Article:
With the ongoing challenges associated with large-scale testing for COVID-19—including test kit shortages, stringent testing criteria and the inherent limitations of current tracking systems on mildly symptomatic and asymptomatic populations, scientists are looking for alternate methods to boost testing in order to predict the spread of the disease. Crystal Hepp, an assistant professor in NAU’s School of Informatics, Computing, and Cyber… Read more
Even as NAU associate professor Greg Caporaso and his team were putting the final touches on their QIIME 2™ paper, published earlier this year, he was already planning several major enhancements to this open source and free bioinformatics software that enables scientists to perform microbiome analysis from increasingly large amounts… Read more
More than 700 million people worldwide suffer from some degree of hearing loss, including an estimated 20 percent of Americans over the age of 12, according to medical experts. In fact, the World Health Organization predicts that more than 1 billion teenagers and young adults are at risk of noise-induced hearing loss (NIHL) by using personal listening devices at hazardous volume levels.
Treating and preventing NIHL is complicated,… Read more
Over the last 20 years, rapid advances in DNA sequencing and bioinformatics technologies have significantly improved scientists’ understanding of the microbial world. Examples include increased knowledge about the vast diversity of microorganisms; how microbiota and microbiomes impact disease and medical treatment; how microorganisms impact the health of our planet; and the potential for… Read more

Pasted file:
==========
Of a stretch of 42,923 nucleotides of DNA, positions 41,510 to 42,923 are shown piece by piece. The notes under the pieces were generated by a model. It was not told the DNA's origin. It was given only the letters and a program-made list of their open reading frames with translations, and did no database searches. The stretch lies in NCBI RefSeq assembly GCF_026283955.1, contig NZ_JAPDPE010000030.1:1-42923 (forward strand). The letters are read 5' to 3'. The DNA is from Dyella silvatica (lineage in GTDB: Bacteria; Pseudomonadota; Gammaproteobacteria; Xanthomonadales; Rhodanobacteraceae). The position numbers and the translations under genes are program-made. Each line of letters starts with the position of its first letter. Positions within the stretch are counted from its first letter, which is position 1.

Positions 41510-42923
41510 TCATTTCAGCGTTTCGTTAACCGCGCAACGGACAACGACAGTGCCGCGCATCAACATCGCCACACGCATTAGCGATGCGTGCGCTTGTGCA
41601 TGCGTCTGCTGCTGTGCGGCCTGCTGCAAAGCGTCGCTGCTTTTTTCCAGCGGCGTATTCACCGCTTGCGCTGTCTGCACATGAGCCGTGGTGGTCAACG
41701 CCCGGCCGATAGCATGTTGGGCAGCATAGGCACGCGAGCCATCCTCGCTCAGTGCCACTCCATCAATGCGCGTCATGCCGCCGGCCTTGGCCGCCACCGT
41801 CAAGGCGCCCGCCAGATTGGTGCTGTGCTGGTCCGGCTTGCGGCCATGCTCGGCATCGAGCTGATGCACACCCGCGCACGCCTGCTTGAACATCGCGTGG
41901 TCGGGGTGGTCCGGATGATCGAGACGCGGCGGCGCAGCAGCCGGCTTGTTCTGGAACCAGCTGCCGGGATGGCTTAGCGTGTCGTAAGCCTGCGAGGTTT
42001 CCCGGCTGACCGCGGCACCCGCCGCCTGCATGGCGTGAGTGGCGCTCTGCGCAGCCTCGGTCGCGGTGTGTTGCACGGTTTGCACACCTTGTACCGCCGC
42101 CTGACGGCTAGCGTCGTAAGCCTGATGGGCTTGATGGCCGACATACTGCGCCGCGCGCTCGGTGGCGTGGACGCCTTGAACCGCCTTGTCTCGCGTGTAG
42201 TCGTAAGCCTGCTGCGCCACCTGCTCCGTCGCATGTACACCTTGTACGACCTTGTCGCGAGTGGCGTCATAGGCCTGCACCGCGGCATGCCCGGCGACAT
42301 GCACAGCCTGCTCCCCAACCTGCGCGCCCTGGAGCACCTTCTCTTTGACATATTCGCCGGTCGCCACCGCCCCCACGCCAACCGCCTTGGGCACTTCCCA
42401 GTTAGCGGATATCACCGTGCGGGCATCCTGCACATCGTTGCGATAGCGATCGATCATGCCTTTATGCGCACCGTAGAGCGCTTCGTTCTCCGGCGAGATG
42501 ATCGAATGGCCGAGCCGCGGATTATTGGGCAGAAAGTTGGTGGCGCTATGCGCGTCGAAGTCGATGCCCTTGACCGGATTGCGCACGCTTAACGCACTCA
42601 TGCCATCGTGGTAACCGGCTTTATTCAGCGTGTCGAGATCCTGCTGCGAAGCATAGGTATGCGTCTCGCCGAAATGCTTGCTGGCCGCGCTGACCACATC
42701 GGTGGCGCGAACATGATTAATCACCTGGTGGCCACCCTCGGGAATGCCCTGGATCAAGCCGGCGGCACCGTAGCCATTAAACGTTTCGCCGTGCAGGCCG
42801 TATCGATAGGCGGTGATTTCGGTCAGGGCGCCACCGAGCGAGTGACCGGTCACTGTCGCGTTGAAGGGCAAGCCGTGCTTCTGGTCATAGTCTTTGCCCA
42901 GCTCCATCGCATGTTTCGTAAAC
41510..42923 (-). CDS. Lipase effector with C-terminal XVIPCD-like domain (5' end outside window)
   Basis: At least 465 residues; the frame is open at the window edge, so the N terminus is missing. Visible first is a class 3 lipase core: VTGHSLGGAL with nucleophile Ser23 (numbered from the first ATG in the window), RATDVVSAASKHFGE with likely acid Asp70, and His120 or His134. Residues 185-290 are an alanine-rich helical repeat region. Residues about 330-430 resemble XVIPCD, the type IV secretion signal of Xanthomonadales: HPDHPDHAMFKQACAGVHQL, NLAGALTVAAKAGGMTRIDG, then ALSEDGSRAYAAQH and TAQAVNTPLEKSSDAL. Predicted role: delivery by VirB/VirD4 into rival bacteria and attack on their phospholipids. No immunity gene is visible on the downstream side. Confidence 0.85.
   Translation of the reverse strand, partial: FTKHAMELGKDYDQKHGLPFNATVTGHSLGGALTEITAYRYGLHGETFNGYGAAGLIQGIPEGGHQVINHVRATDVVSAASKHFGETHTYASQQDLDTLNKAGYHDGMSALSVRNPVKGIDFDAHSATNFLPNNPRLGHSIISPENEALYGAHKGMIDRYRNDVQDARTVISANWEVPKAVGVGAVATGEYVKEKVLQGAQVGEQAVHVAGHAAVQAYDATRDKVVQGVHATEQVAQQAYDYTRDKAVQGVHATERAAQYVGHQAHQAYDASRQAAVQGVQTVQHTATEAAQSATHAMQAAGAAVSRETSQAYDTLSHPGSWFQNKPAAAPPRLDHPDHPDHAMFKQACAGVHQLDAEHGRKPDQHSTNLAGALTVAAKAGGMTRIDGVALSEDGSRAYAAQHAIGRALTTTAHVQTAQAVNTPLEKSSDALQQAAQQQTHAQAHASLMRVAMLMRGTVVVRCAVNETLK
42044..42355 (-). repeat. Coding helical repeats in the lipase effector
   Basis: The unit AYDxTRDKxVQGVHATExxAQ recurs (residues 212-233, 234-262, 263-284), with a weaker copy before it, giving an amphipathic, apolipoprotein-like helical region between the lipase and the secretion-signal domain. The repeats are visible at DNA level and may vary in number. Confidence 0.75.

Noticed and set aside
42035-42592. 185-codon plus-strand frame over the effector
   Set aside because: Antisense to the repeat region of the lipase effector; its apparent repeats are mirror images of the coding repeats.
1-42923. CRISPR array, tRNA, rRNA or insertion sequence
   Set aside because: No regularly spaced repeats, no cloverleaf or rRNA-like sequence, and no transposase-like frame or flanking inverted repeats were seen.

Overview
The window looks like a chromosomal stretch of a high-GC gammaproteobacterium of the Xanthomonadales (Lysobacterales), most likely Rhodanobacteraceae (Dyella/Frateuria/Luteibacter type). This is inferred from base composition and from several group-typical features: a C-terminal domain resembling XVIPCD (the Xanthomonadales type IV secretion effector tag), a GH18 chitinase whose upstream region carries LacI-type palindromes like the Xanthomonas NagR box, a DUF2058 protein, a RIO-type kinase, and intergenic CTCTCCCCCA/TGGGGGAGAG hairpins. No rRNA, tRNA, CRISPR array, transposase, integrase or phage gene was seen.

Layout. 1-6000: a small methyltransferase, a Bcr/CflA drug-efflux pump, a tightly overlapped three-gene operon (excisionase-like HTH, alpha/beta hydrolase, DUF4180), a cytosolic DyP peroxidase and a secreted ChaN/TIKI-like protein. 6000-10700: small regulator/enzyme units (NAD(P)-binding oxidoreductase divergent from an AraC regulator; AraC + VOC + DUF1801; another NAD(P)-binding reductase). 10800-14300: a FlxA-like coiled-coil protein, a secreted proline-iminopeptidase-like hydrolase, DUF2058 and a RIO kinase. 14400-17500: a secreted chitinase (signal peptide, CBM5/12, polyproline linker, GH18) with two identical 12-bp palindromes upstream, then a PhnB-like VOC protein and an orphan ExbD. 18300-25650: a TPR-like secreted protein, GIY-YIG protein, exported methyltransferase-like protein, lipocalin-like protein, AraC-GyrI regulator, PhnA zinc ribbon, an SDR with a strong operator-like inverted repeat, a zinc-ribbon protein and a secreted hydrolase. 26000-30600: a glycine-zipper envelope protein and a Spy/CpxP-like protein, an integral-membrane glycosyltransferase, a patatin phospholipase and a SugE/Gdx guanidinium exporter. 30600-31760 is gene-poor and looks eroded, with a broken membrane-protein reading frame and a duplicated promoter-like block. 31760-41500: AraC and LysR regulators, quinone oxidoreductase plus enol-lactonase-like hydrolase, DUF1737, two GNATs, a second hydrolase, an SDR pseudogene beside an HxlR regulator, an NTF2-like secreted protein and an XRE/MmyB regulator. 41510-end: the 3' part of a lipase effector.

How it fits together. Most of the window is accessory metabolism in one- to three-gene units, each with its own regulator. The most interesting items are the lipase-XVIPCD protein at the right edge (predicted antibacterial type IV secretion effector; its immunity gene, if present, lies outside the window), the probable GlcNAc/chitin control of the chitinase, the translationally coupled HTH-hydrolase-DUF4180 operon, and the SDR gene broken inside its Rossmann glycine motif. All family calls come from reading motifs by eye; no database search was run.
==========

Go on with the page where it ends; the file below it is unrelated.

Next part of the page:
Francisella tularensis is one of the most infectious pathogenic bacteria known to science—so virulent, in fact, that it is considered a serious potential bioterrorist threat. Humans can contract respiratory tularemia—a rare and deadly disease—by inhaling as few as 10 airborne organisms.
Northern Arizona University professor David Wagner, director of the Pathogen and Microbiome Institute’s (PMI) Biodefense and Disease… Read more
From the blue death-feigning beetle of the American Southwest to the fog-basking beetles found in the Namib Desert of southern Africa, darkling beetles inhabit deserts all over the world. More than 20,000 different species have been identified, but thousands more are still awaiting discovery. And scientists have yet to fully understand their evolutionary history.
With $879,000 in funding… Read more